- the Food Revolution Group (juice extraction technology)
- Clover Corporation (nutraceuticals)
- Gold Peg (developing food processing equipment)
- Community Chef (boosting the nutritional value of meals for at risk populations)
- Impromy (developing high protein shakes)
- The Eat Group (plant-based proteins on-farm value addition)
SMEs can also access CSIRO's SME Connect team to connect with Australia's research sector, funding programs, support and resources.
Mr McLachlan says the help he received was invaluable. "One thing that I am sure of is we would never be in the position that we are now if we didn't start with the collaborative work with CSIRO," he says.
More on CSIRO's Food Innovation Centre: https://www.csiro.au/en/Do-business/RandD/Do-business-Agriculture-Food/Food-innovation-centre
Contact the centre: firstname.lastname@example.org
More information on CSIRO's SME Connect: https://www.csiro.au/en/Do-business/Solutions-for-SMEs/About-SME-Connect
Shining a light on IP protection
Knog is a Melbourne company that has built international success by manufacturing a range of cycling, action sports, outdoor and digital products and accessories. They are sold in over 50 countries.
Product engineer Malcolm McKechnie and industrial designer Hugo Davison set up Knog in 2002. They wanted to make a difference by adding value to a brand through good design where there were no existing major benchmarks, so chose the bicycle accessories market.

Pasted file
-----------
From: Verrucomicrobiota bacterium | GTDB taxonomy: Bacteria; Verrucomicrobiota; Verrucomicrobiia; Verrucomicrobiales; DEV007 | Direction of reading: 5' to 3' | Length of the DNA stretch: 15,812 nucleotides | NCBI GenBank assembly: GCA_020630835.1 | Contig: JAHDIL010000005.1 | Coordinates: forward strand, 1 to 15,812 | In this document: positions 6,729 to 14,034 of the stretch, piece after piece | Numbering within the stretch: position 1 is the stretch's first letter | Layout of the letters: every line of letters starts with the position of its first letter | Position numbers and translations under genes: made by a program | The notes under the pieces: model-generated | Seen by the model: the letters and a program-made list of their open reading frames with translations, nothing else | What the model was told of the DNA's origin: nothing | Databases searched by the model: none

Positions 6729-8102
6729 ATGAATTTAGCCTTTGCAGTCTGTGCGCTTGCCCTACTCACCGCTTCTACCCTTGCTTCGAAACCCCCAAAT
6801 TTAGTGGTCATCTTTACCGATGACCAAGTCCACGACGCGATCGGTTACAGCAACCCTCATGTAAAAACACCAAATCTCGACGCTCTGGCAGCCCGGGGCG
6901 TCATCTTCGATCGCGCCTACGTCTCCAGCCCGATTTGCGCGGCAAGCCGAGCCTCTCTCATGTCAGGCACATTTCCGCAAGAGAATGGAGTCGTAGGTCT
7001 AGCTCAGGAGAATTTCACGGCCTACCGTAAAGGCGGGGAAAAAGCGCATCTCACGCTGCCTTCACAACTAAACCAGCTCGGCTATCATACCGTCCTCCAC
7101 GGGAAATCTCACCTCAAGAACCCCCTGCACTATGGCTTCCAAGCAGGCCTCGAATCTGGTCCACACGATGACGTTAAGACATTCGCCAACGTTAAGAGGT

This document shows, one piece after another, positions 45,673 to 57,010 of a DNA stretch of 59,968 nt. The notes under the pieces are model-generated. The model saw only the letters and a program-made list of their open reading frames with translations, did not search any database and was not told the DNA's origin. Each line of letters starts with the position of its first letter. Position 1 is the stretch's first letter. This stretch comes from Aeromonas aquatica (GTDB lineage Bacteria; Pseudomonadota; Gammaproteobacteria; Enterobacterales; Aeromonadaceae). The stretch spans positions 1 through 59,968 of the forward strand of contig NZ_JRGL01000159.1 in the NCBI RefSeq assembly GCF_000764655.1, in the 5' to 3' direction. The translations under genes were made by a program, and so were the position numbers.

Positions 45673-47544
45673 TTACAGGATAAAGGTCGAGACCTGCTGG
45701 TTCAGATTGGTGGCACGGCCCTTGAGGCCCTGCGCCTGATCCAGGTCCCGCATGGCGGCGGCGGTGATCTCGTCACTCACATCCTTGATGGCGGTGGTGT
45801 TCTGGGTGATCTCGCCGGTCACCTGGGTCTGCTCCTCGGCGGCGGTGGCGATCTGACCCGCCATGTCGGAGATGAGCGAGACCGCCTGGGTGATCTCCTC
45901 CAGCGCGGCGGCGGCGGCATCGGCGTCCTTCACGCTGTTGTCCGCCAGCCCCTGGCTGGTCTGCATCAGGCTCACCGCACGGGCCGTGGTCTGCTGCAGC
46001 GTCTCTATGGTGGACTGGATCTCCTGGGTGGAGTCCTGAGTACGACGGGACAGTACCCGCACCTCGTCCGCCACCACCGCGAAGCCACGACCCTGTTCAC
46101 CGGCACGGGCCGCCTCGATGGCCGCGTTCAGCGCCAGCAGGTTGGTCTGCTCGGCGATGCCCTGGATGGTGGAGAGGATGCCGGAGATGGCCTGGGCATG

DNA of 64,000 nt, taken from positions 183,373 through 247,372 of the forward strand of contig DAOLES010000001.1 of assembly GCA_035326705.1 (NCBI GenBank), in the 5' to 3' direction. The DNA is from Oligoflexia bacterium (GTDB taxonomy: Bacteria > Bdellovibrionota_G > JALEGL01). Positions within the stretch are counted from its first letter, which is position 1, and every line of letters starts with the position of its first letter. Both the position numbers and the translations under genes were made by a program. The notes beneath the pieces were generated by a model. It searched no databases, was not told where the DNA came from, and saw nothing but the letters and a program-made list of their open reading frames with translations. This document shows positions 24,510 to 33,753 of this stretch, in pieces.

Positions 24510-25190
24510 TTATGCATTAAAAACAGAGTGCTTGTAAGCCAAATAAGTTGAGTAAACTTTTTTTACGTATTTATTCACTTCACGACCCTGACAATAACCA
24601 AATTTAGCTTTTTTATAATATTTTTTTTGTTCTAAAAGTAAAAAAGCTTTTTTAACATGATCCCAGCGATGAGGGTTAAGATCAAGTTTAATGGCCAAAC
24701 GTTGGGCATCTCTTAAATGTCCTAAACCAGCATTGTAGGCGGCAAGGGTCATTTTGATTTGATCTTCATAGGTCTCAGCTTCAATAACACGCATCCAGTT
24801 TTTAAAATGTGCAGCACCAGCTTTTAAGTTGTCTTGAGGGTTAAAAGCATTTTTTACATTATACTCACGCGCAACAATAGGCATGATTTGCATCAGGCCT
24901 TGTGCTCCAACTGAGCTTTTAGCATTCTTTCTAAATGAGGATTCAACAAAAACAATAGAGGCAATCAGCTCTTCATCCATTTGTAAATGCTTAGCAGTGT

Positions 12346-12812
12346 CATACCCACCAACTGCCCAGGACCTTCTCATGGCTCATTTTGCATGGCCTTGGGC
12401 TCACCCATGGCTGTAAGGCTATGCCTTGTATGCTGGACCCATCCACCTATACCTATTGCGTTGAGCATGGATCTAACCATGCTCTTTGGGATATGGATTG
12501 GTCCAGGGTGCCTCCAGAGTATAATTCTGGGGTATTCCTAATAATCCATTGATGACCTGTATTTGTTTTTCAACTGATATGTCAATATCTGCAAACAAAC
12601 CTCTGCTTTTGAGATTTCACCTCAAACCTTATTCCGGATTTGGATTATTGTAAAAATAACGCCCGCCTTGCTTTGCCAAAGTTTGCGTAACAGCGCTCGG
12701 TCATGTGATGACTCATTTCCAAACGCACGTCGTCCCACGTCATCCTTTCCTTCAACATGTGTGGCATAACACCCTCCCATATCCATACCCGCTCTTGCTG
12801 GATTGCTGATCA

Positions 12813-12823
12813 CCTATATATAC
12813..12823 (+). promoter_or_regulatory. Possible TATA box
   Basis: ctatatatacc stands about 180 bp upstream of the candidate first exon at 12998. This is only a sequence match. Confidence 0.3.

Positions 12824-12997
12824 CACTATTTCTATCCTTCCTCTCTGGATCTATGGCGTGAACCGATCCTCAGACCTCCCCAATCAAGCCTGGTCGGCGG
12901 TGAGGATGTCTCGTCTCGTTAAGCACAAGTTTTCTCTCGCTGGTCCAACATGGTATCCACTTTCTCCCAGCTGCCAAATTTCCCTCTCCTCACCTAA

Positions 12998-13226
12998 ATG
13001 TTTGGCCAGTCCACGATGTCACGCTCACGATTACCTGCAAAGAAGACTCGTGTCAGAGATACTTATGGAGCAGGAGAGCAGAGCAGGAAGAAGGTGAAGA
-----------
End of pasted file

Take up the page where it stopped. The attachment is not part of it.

Setting Knog apart is the founders' commitment to good design and quality, passion for innovation, sense of fun and refusal to conform. They want to be a fresh alternative, making product development a key driver.
Knog's products are designed in its Melbourne studio by a dedicated group of product designers, electronic engineers, web developers and graphic designers.
The value of IP
Knog knows the value of protecting its intellectual property (IP) in Australia and overseas and seeks to protect the creative effort in its products.
"Apart from beautiful design, inspiring products and cool marketing, IP immediately follows as our sustainable advantage with remaining a competitive brand," Mr McKechnie says.
"Our patents protect the innovation and inventiveness that go into our products, our designs protect the unique appearance of our products and our trademarks help to identify the real products from the 'Knog offs'.